Smokies Part 1: The Week in Review

Welcome back! I just exited the Smokey Mountains, and boy do I have a story for you. I am going to be splitting this up into two posts because so much has happened it’s hard to fit it in one. I will also be using the second post to highlight some type one diabetes specific things I had to deal with.

The past week has been one of the most physically taxing things I’ve done in my life. There were highs, lows, and a lot of snow. Without further ado, let’s dive in!

Day 1: Fontana Hilton to Russell Field

Day 1 into the Smokies started bright and early for me. I left the Fontana Hilton (largest shelter in the AT!) around 6am.

I immediately started sweating from the humidity and started the arduous trudge out of the valley and back into the mountains. The trek up felt like I was walking through a sauna. Around 10am I got to the Shuckstack fire tower. Unfortunately, the view was submerged in fog.

A few miles later I met up with Lady Mae and Firefly who were just getting a start to the day. I met up with them again at lunch where we enjoyed the balmy weather and beautiful fields of wild flowers on the mountain.

Hard to see, but all those tiny white specks are wildflowers!

I continued on, enjoying the fact it finally felt like spring. I hit camp at 3pm that day and settled in for the night.

Day 2: Russell Field to Double Spring Gap

This was an absolutely gorgeous day. I woke up with the sun shining and quickly cranked through 8 miles.

I got some amazing views on rocky top and silently cursed through a few uphills. I had lunch at Derrick Knob shelter, and then pushed through the last 7 miles to camp.

The view from Rock Top

I was super excited to stay at Double Spring Gap shelter. I had been there about five years before on spring break. That trip was the first encounter I had with thru hikers. I distinctly remember them talking about hitting 200 miles, pulling a 20 into town the next day, and that us section hikers had way too nice of food.

It was amazing to be there as a thru hiker myself, to be excited to hit 200 miles the next day, and to be gorging myself on tuna and instant mashed potatoes.

Day 3: Double Spring Gap to Icewater Spring

Today started like all the rest. Cold, partly cloudy, and uphill. I started the 3 mile climb to Clingmans Dome where I not only hit the 200 mile mark, but hit the tallest point on the AT. I started the descent towards Newfound Gap with a spring in my step. Everything was going great, and then the clouds rolled in.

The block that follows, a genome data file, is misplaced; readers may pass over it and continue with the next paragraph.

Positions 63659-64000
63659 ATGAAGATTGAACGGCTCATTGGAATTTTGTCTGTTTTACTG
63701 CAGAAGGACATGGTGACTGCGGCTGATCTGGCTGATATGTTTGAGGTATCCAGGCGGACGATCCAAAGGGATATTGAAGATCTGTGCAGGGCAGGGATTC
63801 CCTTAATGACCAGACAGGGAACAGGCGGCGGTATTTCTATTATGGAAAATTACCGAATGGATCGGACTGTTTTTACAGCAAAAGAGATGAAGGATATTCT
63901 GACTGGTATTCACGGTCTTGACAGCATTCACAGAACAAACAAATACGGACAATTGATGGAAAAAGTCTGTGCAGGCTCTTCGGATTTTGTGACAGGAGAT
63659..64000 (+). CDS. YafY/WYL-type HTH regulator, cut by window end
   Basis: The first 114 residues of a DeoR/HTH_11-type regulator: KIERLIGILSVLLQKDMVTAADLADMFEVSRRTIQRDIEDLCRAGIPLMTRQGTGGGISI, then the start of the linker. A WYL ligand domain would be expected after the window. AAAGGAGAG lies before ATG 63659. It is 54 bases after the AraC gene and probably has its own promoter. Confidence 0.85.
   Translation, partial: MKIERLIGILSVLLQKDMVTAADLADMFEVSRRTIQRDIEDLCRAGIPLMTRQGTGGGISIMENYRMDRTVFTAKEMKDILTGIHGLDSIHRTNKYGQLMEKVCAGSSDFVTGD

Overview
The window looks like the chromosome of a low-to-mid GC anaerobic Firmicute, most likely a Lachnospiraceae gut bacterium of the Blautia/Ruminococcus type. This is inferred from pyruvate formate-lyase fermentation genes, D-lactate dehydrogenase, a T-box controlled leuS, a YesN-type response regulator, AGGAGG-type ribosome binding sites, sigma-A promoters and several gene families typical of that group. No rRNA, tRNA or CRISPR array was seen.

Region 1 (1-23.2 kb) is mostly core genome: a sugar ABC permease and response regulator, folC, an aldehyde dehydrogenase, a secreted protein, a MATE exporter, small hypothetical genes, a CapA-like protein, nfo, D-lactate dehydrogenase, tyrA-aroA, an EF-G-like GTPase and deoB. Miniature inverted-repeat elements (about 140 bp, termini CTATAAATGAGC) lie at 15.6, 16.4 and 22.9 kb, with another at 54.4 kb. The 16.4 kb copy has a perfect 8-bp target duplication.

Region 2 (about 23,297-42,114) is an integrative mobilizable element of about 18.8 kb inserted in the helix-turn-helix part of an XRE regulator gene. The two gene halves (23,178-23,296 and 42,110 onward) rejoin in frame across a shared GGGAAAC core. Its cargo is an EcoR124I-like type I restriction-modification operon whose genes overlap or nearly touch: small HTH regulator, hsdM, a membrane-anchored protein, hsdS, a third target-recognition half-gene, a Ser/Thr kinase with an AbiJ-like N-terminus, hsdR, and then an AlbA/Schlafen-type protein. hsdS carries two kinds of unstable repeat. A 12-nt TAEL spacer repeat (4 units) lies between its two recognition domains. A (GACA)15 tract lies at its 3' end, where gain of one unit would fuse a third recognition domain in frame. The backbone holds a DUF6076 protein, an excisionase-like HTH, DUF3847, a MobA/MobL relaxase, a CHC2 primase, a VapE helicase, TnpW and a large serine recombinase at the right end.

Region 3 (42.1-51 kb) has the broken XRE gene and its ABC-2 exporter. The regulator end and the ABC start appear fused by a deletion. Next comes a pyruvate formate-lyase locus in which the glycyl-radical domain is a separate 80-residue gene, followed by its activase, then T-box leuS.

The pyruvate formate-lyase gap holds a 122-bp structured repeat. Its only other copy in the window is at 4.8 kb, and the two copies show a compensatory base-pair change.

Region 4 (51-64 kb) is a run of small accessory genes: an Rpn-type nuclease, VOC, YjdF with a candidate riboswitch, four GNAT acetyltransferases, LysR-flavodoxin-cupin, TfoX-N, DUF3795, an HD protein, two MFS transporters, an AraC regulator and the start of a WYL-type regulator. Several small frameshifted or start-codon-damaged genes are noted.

I knew going into the Smokies that I would hit a winter storm. However, since the last time I had checked the weather, the storm had increased in size and severity.

I went as fast as I could down to Newfound Gap. I spent a quick lunch eating some clif bars in the womens bathroom (it’s heated!) and made the three mile uphill trek to Icewater spring.

Descent into Newfound Gap was cold

At Icewater I met some of the most awesome people yet. Awesome because 1. We were all still on trail despite the weather and 2. Their humor matched mine very well. 90% of the people I had run into that day were getting off due to the weather. We tried to decide if we were insane, badasses, or both as we watched the snow fall.

Day 4. Icewater Shelter to Tri-Corner Knob

Winter storm day two. The morning started with frozen shoes and shattered dreams. Well ok, that’s a bit dramatic. But it was cold and morale was definitely low. We trudged 12.5 miles that day. It was long, but we made it!

I am purposely keeping this day on the short side. A lot more went into it, but I am saving all that for my next post.

Day 5: Tri-Corner Knob to Davenport Gap

Our fifth day in the Smokies dawned with blue sky, sunshine, and 45 degree weather. The first two hours of the day were spent hiking through the foot deep snow that had been dumped the days before.

My morning view!

I had a hot lunch at the next shelter which was super exciting! The snow gradually turned to slush, then a trail river, then mud. Despite the wet feet I had a fantastic day, and arrived at camp in a wonderful mood.

Smokey, feeling like a real thru-hiker

Myself and my fellow hikers all reminicsed on how just 24 hours before, we had been contemplating frozen toes and dreaming about a glimpse of the sun. We all agreed we had officially earned our thru-hiking merit badges. If we can survive the Smokies, we can do anything.

The next day we hiked 4 miles out of the Smokies. It was bittersweet to be leaving such an amazing place behind, but also glad to leave the trials of the past few days there was well.

Diabetes Update:

I will actually be saving my diabetes update for part two of my Smokies adventure. A lot goes into to keeping yourself safe as a type one diabetic, especially in the midst of a winter storm. Stay tuned, until next time!

Don’t get Dead,

Smokey

 

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Comments 1

  • pearwood : Apr 13th

    Heh. Happiness is a warm crapper. Something I learned flying Army helicopters in Alaska yea many decades ago.
    Hang in there, Carly!

    Reply

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